- InventoryEnginePoints : Allows you to create objects that increase the player’s current score when picked.
- InventoryEngineTimeModifier : A usable object that will modify the current time scale for the specified amount and duration, when you decide to use it.
- InventoryEngineWeapon : Will allow you to create pickable and storable weapons of any kind.
Creating an item
Once you’ve created your inventory scripts, or if you’re happy with the existing ones, you can start creating actual items, instances of these scripts. It’s important to note that item instances need to be placed inside a Resources folder, as they’ll be read at runtime. Creating an item instance is very easy, all you have to do is go into a Resources subfolder (usually Resources/Items), right click, Create > More Mountains > InventoryEngine or CorgiEngine > the type of item of your choice. You then need to give a unique name to that instance. That name will be used to reference it throughout the InventoryEngine. No spaces, no weird characters.
Then, in its inspector, you can define its properties. Here we’ll only consider the BaseItem properties, that are common to all item types :
A few things to remember : the ItemID needs to be the same as the object’s name you just defined. The TargetInventoryName must match the name of one of your actual inventories. It’s the inventory in which the item will be placed when picked.
As you can see, this inspector also allow us to define an icon, that will be displayed in the inventory, and a “prefab drop” : an item that will be spawned in the scene if we decide to drop our item. It’s usually the same prefab that will be used to pick the item, the Item Picker, but you can specify another one if you want. As a lot of fields in teh Inventory Engine, it’s optional, if you don’t want to be able to drop objects for example.
You now have an item, that can already be stored, potentially used and equipped. But in most situations, you’ll need an object in your scene that you can pick to actually add the item to the inventory. In the Inventory Engine, such objects are called Pickers. They are usually comprised of a sprite or mesh renderer, a Collider2D (circle, box, whatever), and a Pickable Inventory Item component. This component will look for collisions with a Player object, and if there’s one, will handle removing the picker from the scene, and adding the specified object into the inventory. You can also specify a quantity, for a pile of coins for example, where picking one pile of coins on the ground grants you 150 coins.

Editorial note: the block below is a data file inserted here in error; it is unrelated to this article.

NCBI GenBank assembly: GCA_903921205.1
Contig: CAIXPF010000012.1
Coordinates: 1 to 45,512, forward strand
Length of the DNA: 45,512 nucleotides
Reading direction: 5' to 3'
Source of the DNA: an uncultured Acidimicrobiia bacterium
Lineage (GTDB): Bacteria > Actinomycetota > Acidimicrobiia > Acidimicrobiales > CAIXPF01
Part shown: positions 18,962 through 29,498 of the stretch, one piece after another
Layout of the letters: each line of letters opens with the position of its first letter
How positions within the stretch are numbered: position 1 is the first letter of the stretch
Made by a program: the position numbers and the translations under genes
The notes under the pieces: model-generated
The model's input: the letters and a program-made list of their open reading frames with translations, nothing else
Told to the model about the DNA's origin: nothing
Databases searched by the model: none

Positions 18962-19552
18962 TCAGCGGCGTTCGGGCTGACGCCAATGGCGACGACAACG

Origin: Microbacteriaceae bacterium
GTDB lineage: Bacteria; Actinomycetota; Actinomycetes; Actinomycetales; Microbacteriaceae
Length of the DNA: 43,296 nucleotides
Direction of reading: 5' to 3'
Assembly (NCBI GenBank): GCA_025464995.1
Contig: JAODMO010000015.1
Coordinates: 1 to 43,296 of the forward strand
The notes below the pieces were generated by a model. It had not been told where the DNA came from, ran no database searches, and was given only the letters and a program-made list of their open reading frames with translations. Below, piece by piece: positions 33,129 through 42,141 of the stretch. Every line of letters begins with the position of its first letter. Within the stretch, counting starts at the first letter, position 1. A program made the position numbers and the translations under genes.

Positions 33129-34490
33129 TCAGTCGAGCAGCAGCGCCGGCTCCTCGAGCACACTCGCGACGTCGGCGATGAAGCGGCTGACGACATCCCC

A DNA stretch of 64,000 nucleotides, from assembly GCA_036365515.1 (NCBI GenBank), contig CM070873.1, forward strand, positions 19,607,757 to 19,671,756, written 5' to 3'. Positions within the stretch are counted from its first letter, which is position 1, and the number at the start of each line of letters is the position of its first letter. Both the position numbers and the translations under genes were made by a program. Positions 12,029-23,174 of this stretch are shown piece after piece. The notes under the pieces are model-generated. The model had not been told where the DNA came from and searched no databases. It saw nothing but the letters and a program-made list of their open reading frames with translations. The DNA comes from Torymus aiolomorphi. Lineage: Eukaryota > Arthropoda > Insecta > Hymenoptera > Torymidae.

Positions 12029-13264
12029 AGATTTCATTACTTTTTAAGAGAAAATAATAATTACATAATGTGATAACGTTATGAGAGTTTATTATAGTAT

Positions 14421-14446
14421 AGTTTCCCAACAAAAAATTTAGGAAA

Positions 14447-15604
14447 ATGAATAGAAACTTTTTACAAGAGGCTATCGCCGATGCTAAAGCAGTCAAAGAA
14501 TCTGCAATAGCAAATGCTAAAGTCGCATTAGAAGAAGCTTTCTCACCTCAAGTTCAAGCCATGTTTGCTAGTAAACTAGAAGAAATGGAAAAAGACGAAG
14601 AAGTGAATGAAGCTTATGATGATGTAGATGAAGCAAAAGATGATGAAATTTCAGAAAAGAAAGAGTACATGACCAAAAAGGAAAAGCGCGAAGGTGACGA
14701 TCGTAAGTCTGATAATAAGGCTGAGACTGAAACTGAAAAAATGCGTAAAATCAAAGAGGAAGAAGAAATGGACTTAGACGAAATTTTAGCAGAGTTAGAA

Once you’ve added a Pickable Inventory Item component to your object, you need to bind an item instance to it. This can be done by dragging and dropping the item instance you created at the previous step into the Item field of the component. This should be the result :
Once bound, the component displays a readonly list of the item’s properties, so you don’t have to go back and forth between item instances and pickers to remember the description for example. This item can then be placed in your scene, ready to be picked by your character. This will work out of the blue in the Corgi Engine, but if your game doesn’t use 2D colliders for example, you’ll need to modify or extend the PickableInventoryItem class to adapt it to your own specifications.
Note that you can have more than one Item Picker component attached to an object. A good example are weapons, where when picking a gun you usually want the player to grab a few ammo with it. So you’ll have on Item Picker component bound to your Gun instance, and one Item Picker component bound to some Bullets instance.